Home » Explainers » How Did Covid Begin? What 'New' Data Tells Us About Virus' Mystery Origins | EXPLAINED

How Did Covid Begin? What 'New' Data Tells Us About Virus' Mystery Origins | EXPLAINED

Published By: Vidushi Sagar


Last Updated: March 24, 2023, 14:52 IST

New Delhi, India

Local snacks are seen at a street market in Wuhan, Hubei province, December 6, 2020. Reuters/Aly Song

Local snacks are seen at a street market in Wuhan, Hubei province, December 6, 2020. Reuters/Aly Song

Explained: An international collaboration of experts may have discovered critical data to determine the origin of the Covid-19 pandemic

‘New data’ from a Wuhan market may shed some light on the origin of the Covid-19 pandemic, which started approximately three years ago, as per a report in the Atlantic. Many scientists have maintained that this outbreak, like most others, had entirely natural origins. That argument, however, has been lacking a critical piece of evidence: genetic data from the Huanan Seafood Wholesale Market in Wuhan, China, demonstrating that the virus infected species for sale there, the report says.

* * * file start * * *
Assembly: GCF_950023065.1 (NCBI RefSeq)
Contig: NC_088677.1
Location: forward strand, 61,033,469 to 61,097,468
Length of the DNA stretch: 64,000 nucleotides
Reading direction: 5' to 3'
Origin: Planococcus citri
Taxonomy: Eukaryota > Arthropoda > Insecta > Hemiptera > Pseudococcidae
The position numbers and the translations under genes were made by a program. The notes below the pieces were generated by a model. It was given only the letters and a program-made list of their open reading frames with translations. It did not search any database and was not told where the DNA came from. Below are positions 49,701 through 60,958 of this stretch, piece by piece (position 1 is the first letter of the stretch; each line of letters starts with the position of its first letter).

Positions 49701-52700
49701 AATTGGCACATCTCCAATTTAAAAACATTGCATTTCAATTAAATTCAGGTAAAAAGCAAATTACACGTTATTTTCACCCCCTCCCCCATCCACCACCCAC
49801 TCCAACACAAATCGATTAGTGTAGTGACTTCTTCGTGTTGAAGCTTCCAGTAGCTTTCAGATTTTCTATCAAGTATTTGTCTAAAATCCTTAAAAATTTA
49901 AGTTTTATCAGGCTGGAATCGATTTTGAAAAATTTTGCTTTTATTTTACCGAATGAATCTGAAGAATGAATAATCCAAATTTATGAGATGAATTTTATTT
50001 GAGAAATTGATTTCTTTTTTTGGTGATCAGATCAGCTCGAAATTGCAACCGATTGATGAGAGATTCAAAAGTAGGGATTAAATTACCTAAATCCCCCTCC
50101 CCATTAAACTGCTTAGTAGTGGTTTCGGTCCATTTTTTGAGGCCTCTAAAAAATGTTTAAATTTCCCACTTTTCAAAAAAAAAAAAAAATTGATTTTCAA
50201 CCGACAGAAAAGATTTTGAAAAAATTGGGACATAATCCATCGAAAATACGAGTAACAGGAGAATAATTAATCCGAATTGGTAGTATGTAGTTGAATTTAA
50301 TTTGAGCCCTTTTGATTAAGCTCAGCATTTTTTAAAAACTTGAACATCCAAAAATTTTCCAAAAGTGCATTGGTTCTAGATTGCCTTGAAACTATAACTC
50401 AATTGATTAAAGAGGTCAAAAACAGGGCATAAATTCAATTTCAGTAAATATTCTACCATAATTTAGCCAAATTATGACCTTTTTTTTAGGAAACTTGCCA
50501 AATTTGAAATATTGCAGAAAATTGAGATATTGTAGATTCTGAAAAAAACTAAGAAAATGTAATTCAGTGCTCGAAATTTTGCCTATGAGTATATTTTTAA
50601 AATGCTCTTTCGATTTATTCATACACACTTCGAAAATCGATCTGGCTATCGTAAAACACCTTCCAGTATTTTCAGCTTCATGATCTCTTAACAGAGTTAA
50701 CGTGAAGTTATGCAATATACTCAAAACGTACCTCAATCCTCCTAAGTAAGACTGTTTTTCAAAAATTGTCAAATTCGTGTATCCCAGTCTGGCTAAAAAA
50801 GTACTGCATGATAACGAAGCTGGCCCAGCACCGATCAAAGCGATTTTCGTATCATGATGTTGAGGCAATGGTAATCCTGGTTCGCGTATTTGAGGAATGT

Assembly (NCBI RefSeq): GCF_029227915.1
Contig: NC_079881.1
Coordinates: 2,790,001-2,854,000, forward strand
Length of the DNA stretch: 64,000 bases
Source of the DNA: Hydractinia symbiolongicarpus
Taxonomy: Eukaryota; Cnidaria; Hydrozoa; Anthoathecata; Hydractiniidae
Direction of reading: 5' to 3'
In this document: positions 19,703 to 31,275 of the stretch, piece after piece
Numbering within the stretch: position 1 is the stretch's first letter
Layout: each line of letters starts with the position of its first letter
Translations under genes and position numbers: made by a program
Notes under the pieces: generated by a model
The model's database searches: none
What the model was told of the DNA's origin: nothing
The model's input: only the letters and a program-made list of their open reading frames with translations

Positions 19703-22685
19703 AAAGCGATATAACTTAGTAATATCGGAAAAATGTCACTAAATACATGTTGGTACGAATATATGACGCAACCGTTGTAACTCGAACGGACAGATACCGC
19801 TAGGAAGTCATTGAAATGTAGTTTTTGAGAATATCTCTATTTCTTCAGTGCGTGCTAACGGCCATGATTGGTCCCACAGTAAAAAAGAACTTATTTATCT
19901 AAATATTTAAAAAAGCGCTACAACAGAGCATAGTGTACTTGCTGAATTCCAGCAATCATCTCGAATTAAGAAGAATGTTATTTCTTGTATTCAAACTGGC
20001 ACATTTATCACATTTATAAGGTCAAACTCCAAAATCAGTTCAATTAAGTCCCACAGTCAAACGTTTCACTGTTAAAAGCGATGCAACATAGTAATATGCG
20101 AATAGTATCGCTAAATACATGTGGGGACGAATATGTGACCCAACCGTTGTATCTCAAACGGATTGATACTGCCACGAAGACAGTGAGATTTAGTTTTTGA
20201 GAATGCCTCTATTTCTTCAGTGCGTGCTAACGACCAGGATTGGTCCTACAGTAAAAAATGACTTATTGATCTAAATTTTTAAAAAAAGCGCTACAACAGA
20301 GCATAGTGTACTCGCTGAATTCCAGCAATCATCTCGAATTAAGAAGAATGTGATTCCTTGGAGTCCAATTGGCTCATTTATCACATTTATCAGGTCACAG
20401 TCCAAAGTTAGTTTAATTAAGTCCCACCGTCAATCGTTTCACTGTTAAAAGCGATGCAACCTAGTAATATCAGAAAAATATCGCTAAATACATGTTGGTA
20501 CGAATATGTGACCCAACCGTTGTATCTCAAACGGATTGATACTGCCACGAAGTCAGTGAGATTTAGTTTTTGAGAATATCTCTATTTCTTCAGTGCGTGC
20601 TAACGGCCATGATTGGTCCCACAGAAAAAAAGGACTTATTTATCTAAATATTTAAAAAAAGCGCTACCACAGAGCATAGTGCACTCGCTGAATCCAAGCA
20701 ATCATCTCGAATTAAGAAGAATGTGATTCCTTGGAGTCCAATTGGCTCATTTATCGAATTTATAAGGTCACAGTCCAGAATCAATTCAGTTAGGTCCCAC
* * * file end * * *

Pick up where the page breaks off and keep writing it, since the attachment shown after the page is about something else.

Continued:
An international collaboration of virologists, genomicists, and evolutionary biologists may have discovered critical data to help close that knowledge gap, the report says. According to a fresh examination of genetic sequences acquired from the market, raccoon dogs being unlawfully sold at the venue at the end of 2019 could have been carrying and possibly shedding the virus. Experts told the Atlantic that it’s some of the strongest evidence yet that the pandemic began when SARS-CoV-2 jumped from animals into humans, rather than by chance among scientists dealing with viruses.

What the New Data Says

The data comes from swabs collected by a Chinese team in January and February 2020 at the Huanan Seafood Market, the site of one of the earliest Covid clusters, before it was shut down and cleared of animals.

International researchers including Florence Debarre, an evolutionary biologist at France’s CNRS research agency, were surprised to come across the data on the GISAID global science database earlier this month. They managed to download the data before it was removed from GISAID at the request of the Chinese researchers who first posted it.